The map shows the station located in the city of Gjirokastër, Albania. Channel 7 operated from this city, with a power of 10 kW, and reached not only the southern part of the country, but also the far north of Greece. Some small villages there, like Aetopetra (with 144 inhabitants, according to 1991 census) and Kournorrachi, could receive the signals coming from Albania.


5. Conclusion

In the previous sections, this paper reiterated some aspects related to broadcasting in the former socialist bloc and tried to demystify another one. The first of them, as pointed out by some authors mentioned above, is the current consensus regarding the history of TV in the socialist bloc. Old images of political leaders speaking to effusive crowds, military parades or any other type of explicit propaganda were common for part of the programmes, in variable amount depending on the country and on the period analysed. But this is just part of the truth: even entertainment was a key point for many broadcasters, since TV had to attract and preserve audience. After all, this statement was publicly defended by political leaders.

Another aspect is related to the strength of TV in the socialist bloc. At least in the most developed countries of this group, the mass media operated in the 1980s with full capacity, with a total transmission time similar to other European capitalist countries. In terms of total transmission time, for example, Yugoslavia (Slovenia), the GDR, Czechoslovakia and Poland can be compared to Greece, Portugal and Italy.

Literature often focuses on the role of mass media from capitalist countries transmitting their programmes to the socialist bloc to spread supposed democratic ideals and to show the way of life in the other bloc. How did the socialist countries react? Two answers are often mentioned in the literature: radio jamming aiming to avoid reception of signals coming from the west, and increase of investments in the production of better programmes.

The third answer was the main focus of this paper. The socialist bloc did not simply (try to) resist or dispute domestic audiences – as we argue above, in some countries, at least in the late 1980s, the local broadcasters counterattacked and transmitted to foreign countries. An obvious question emerges at this point: did the East European governments and, consequently, the state-owned TV stations really want to broadcast their programmes to capitalist Europe or was this an unintended technological consequence?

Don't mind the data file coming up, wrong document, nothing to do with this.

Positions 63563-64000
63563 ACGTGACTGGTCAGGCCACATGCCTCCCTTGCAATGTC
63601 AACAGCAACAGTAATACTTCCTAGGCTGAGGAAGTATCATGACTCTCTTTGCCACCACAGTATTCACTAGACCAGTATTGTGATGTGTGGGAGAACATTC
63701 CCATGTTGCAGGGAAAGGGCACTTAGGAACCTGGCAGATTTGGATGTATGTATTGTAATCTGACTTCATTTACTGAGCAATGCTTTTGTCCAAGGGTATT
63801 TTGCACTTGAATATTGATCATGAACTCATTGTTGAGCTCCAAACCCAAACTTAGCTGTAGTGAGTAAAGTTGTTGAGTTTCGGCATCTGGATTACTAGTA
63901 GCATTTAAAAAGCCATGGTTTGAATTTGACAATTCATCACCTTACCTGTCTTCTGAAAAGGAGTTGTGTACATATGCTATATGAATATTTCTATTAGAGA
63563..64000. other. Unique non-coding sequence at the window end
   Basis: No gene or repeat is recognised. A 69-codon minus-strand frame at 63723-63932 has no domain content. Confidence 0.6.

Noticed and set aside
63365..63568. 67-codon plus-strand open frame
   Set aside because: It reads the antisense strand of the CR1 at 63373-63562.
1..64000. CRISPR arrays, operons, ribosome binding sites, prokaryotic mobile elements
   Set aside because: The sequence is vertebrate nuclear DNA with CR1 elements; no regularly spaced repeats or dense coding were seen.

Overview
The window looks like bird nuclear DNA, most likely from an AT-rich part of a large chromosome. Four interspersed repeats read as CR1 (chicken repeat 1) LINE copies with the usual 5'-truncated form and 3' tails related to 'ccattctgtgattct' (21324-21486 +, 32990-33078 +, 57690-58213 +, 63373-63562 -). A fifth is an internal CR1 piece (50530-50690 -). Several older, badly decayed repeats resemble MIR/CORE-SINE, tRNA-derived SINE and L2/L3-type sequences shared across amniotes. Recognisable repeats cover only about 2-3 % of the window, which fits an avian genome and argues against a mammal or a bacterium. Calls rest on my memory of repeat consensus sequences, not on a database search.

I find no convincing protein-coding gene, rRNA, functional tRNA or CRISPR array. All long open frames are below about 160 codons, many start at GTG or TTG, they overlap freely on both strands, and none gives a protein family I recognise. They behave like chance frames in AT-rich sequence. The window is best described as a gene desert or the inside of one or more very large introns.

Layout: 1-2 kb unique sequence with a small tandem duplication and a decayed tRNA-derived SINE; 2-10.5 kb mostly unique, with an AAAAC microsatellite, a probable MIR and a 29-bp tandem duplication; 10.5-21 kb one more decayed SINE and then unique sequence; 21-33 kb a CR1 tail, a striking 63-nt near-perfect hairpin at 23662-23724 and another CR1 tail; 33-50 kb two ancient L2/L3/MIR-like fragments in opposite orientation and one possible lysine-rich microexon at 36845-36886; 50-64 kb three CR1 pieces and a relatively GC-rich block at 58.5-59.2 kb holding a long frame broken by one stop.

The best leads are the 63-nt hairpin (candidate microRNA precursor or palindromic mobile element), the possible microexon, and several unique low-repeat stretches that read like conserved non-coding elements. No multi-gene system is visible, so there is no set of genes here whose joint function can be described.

The dispute between DFF and ARD/ZDF in the GDR and the FRG – although also being partners in content exchange – was an exception. The objective of reaching the neighbouring country, in this case, has already been discussed by many researchers, some of them cited in this paper. The presented coverage maps of DFF (pictures 1, 2 and 3) showing that its signal reached the FRG are in line with this interpretation.

Other situations were less discussed, without any publicly (at least online) available official documents supporting them. This does not mean, however, that the mentioned counterattack was not planned. Actually, we believe that there is the evidence obtained through analysis of the coverage maps suggesting that at least the GDR, Yugoslavia (and specifically Slovenia) and Bulgaria targeted transmissions deliberately to the neighbouring countries.

This conclusion is based on the technical conditions of the studied stations. They were installed in high mountains, like Brocken, Nanos and Botev Vrah; they operated in the VHF frequency (channels 6 and 11); and, except for the last one, they were located near the state borders. These aspects always contribute theoretically – and in practice, in these cases, as shown – to amplify the reach of TV signals. So, the mission of reaching neighbouring capitalist countries was successful, although the practical influence of these transmissions is still not clear.

It is important to mention some other different technical conditions of these stations, if compared to others located in the same countries. For example: the station located in Nanos (picture 5) reached only a small part of Slovenia and was dozens of kilometres away from larger cities (such as Ljubljana and Maribor) but it covered a considerable part of Italy; and the power used in Botev Vrah (picture 9) was in no way comparable to other Bulgarian TV stations.

In other cases, presented in this paper, the suggestion of a counterattack from socialist mass media is not very clear. TV signals crossed the national borders but did not reach big cities or explicit strategic points on their way. Nonetheless, it was possible for the neighbouring countries to receive the signal with technical adaptations of TV sets that were commonly put in practice, or via multi-standard Secam-PAL TV sets.